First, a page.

Looking Forward To Hospice du Rhone and The Homecoming

It’s been a few years since Paso Robles had a Hospice du Rhone, the wine event that helped really define the region as a Rhone grape mecca in the USA. But “Hopsice” is more than just an event. It really is the result of pioneering efforts by the Haas family, and their long relationship with the Perrin’s of Beaucastel fame, bringing the region the Tablas Creek Nursery and then subsequently with the eponymously named winery Paso landed on the wine map. That was quickly followed by work from many local producers, growers, merchants and restaurant operators who saw the “Rhone in Robles.”

But Paso really earned its stripes on the world’s stage as one of the “must regions to visit” for wine lovers of all levels when HdR started. This was all made possible by founder Vicki Carroll’s relentless missionary work to the wine regions of the world, where year after year she sold, seduced and secured participation from winemakers from France, Spain, Australia and across the U.S.to take part in HdR, infusing it with all the makings of a tremendous event, to bring the world the same vision that Robert Haas had when he first rooted Rhone grapes into the Tablas Creek vineyard.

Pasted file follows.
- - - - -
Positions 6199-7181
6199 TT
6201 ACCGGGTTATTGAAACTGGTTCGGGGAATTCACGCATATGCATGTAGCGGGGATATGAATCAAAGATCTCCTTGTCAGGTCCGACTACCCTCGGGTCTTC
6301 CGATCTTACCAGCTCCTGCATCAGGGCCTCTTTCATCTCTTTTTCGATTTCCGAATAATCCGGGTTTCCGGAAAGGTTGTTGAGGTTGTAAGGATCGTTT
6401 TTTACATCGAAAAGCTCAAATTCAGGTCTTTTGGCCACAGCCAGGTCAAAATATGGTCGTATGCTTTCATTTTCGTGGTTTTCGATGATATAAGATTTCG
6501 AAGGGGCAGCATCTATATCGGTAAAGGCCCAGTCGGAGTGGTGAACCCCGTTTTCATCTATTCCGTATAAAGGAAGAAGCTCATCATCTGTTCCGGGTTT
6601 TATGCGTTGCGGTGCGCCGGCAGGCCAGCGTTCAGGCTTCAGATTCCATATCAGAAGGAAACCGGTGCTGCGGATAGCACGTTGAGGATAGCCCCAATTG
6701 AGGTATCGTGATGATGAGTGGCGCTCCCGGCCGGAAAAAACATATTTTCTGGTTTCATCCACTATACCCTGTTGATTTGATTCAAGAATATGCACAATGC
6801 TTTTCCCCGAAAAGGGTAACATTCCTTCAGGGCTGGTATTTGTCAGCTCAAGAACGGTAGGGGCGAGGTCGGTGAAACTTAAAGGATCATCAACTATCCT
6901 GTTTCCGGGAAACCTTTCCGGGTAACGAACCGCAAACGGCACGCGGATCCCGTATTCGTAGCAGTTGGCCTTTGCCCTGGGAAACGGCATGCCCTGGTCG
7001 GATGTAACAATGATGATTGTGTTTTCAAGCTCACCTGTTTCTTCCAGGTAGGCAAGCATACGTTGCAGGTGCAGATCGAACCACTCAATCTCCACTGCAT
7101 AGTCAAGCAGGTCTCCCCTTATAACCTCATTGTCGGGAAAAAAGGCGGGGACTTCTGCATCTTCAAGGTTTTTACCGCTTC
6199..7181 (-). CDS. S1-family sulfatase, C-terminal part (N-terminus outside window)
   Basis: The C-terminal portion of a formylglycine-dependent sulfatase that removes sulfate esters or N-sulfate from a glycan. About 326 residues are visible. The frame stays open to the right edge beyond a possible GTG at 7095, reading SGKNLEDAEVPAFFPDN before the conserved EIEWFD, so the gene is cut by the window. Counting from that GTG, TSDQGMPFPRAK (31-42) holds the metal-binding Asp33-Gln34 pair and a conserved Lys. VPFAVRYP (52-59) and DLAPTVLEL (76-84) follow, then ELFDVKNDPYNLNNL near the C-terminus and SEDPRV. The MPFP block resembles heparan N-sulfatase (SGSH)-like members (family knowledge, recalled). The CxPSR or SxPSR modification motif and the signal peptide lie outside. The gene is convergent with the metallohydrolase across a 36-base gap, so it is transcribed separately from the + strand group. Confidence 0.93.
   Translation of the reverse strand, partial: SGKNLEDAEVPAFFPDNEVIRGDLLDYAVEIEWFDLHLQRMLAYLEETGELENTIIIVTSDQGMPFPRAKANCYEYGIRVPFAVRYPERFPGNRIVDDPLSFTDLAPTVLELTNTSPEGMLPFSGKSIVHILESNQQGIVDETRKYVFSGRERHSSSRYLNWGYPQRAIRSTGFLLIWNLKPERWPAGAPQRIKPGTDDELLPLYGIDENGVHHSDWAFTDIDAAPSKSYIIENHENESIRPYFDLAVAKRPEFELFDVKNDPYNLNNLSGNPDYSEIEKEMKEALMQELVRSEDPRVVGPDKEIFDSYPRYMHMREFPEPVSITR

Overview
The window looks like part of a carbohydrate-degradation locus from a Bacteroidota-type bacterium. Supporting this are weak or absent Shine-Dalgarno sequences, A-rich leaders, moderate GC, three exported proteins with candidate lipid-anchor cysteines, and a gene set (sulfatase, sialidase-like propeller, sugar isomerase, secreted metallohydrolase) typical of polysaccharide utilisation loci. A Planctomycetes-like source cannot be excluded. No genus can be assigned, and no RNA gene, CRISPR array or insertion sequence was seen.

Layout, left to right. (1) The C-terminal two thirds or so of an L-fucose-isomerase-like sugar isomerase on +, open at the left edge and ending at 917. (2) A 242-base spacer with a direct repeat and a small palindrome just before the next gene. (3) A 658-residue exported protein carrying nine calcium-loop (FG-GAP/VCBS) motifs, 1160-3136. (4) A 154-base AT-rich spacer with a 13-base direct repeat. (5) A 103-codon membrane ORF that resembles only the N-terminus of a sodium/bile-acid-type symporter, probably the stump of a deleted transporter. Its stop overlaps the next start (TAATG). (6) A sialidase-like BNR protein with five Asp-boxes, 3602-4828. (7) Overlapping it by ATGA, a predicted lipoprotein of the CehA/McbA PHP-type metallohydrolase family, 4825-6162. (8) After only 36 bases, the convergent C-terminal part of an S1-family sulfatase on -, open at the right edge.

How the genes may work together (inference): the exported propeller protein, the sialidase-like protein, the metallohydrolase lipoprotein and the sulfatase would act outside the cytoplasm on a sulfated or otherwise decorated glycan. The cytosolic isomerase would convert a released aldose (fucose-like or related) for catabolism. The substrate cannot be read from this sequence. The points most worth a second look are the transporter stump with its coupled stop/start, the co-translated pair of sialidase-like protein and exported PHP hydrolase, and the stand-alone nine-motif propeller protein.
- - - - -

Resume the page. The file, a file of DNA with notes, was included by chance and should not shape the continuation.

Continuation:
Fast forward 20 some years and now rumor even has it that even Inter-Rhone, the organization for promotion and marketing of all things Rhone, has found a way to become a part of the HdR event going forward. So you can see, how one vision, that of Carroll and her husband Howard, plus John Alban and a handful of others, can change things over time. HdR and its founders have enabled a region that was once better known for Zinfandel and Cabernet to become “the converted to Rhone” as wineries, vineyards and an entire community has been built up around the event. That’s called changing the game.

Take my long-time friend Cris Cherry, who I’ve known since before his move to Paso in the late 90’s. In 1998 he sold his Vista, CA early Californian style eatery, La Paloma, and moved with his wife and children to Paso Robles. Like Carroll, in many ways Cris has been a champion of Paso long before it was “cool.” It was Cris who first introduced me to Paso and its future in late 1999, and pretty much told me to get to HdR in 2003, just as I had introduced him to Rhone, Languedoc and Roussillon wines when I would BYOB on cool winter nights in Vista at La Paloma in the 90's.

Cris’ vision, with Villa Creek Restaurant was to create first a local wine world friendly restaurant, something by 2000 was already happening nicely. A few years later Cris started making wines of his own, at Villa Creek Wine with his Avenger being very much a Rhone clone in every way. It was following the 2003 HdR when I called his 2001 release his “rookie” debut, writing about it first in the Del Mar Times. In that column, I opined that Cherry, Core Wine’s David Corey and Ethan Wines, Ethan Lindquist, were my “Rookies of the Year” from HdR, as each had just released their own very first wines. It will be great to see all them again at what am calling the “The Homecoming.”